Disegno e Colore

Project by Ellen Carey

Ellen Carey, Dings & Shadows (Triptych) 2015 ––

Ellen Carey, Dings & Shadows (Triptych)

The proposal covers an important 16th century dispute and argument among artists, including Titian and Michelangelo, between a “disegno e colore” — a drawing and a color — spontaneity contrasted with careful planning. The subjects of my project's title, Disegno e Colore, revisit and continue this discourse in photography. They complement my conceptual and contextual foundation in characteristics and processes, specific to the medium, as they relate to drawing vis-à-vis the cliché-verre method and to color, by way of the cyanotype process. These two vintage, cameraless techniques visually underscore rich, historical aspects of Disegno e Colore.

Cliché-verre, or drawing on glass, was an early image-making method in which the glass negative was contact printed to light sensitive paper and exposed to the sun to create an image. This would be my first step, the “modus operandi” and “disegno” of my project. With this method, which pre-dates albumen prints from glass negatives, I will use glass, plus clear acetate/vellum sheets. My tools (pens/brushes) will vary (size/scale) as will their mark-making applications (line/pattern) to form compositions in black, its “prima facie”. These direct impressions of the circle (lens) and the square (camera), two ubiquitous codes in art, will be my project’s conceptual and visual centerpiece, seen by me and recorded, as minimal/abstract picture "signs”. As universal structures they contain other shapes and forms, such as the spiral (stairway) or rectangle (window) seen in nature and architecture, also documented and drawn on glass — making/taking a different kind of negative/photograph to create a portfolio.

Color, the second component, will introduce the cyanotype, a method used since the dawn of photography. Sir John Herschel (1792-1871) invented the process using iron salts to make an image of Prussian blue and white. Anna Atkins (1799-1871), the Victorian practitioner used cyanotype for outstanding botanical studies. Echoing her practice, I would use specimens found in nature. This inclusion of organic, natural forms would be a first for me in my work. Both Atkins and Herschel were contemporaries of the British inventor of photography, William Henry Fox Talbot (1800-1877) who discovered the photogram method. Talbot’s “sun pictures” or “photogenic drawings”, later titled “photograms” used the negative/shadow image, a ghostly outline of an object’s shape (1834), that was later contact printed for a positive (1840). Atkins partnered his photogram method with the cyanotype process, exchanging his earthy tones for her palette of blue, representing the earliest investigations into color photography, now barely over a century old.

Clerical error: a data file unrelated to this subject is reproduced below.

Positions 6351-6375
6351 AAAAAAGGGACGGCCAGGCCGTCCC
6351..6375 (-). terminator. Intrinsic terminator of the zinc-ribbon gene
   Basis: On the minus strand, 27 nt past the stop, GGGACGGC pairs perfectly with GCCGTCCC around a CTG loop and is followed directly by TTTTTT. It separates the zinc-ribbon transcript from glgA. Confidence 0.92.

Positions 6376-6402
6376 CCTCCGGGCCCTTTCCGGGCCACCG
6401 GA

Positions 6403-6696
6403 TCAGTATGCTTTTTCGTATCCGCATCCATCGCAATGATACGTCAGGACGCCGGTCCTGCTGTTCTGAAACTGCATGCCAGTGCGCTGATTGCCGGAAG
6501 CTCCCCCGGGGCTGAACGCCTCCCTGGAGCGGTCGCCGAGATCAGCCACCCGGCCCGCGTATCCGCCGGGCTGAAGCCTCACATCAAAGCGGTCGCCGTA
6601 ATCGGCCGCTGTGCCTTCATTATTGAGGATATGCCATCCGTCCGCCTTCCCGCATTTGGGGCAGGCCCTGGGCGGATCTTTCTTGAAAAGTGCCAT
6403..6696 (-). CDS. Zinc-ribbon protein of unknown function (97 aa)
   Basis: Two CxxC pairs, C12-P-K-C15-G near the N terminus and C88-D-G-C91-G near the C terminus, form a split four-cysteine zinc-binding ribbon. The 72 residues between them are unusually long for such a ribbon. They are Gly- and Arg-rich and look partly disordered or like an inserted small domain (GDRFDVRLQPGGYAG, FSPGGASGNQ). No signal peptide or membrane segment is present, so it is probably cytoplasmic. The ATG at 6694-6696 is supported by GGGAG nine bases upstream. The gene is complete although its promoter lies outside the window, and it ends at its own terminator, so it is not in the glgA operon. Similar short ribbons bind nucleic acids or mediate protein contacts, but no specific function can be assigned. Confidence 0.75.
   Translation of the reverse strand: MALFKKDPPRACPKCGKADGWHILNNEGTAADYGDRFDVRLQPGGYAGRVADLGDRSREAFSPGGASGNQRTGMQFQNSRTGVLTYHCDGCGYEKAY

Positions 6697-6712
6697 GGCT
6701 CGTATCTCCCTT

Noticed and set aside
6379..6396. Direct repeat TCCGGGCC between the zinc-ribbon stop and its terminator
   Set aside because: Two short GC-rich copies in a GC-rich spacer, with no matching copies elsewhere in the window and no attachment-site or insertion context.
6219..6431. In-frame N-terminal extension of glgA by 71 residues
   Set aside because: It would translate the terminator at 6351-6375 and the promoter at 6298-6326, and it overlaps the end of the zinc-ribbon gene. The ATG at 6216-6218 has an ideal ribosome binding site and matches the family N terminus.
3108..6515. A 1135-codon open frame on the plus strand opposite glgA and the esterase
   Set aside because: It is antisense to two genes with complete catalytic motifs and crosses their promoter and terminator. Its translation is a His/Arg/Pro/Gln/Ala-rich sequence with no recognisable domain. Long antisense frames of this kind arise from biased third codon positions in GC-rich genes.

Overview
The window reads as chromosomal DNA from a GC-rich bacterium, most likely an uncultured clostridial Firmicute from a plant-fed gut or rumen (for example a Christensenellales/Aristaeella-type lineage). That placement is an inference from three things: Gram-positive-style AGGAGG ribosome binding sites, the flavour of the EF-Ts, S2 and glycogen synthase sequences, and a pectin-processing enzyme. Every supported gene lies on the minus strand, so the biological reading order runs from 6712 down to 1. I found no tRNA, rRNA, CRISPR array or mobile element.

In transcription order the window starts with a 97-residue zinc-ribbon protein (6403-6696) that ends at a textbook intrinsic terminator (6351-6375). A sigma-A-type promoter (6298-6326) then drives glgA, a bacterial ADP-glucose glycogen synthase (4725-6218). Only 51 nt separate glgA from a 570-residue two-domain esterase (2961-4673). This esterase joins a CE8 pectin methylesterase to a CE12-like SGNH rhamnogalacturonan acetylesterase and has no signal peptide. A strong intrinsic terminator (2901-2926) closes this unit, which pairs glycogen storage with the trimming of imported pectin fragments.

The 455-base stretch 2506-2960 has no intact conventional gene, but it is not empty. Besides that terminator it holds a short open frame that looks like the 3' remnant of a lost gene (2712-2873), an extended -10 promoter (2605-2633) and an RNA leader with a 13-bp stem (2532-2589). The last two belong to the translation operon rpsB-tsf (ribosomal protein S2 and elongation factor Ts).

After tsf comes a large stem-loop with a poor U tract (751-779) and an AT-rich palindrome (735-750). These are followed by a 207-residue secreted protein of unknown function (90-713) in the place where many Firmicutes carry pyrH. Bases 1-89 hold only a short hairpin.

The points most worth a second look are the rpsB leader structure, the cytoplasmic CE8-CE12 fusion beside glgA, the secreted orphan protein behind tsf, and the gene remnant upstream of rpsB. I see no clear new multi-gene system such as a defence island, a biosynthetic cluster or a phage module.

Color is a significant area of interest for me and has broad, universal appeal, as does the medium of photography. In my work, often placed within the context of such practices — Abstract Expressionism, Minimal and Conceptual Art — I focus on photography’s indexical elements — how pure color and light create form. From my ongoing experiments, digging deeper into color’s mother lode, an enriched palette has been created, expanding the medium’s short history in color. Using the cyanotype process I will hand-coat the formula onto fine art paper, contact print my cliché-verre/drawing/negative/object and expose it to the sun. The process will finish in a water bath, during which an image quickly appears and the print allowed to dry. The sun will make for an open-air (dark) room, the "colore" of my title's project, resulting in cliché-verre prints/cyanotype photograms of varying sizes and compositions, or even in sections for a monumental, gridded tableau in line and shape, pattern and shadow, circle and square, triangle and spiral, as seen in my pictures and homage to Disegno e Colore.

Prints in various sizes constructed in sections/parts/whole as collage/series/triptych or in any possible, formal combinations would echo nature and the architecture in the South of France, and furnish a reference, an image bank, mapping system, and template. This proposal would allow a return to my initial investigations into early vintage methods of art making while exploring abstraction and minimalism using cliché-verre, cyanotype and photogram methods, and combinations thereof. This parallels my photogram work (1992-2015) in black/white and color, categorically entitled Struck by Light. Unique images of varying size/scale would be explored, creating monumental cyanotype prints or sections for a grid-like installation, thus expanding my color repertoire and concepts about “drawing with light”, a historical phrase associated with photography. In effect, these cliché-verres are my “negatives” — drawings I made that could be used in numerous creative ways applying other non-silver processes such as platinum/palladium and gum bichromate or in contemporary black and white or color prints at a later date.

To create a new body of abstract/minimal work, “blowing up”, a photographic term, my form/object and color/no color to make bigger, bolder prints in shades of blue, will offer me new experiences in visual thinking.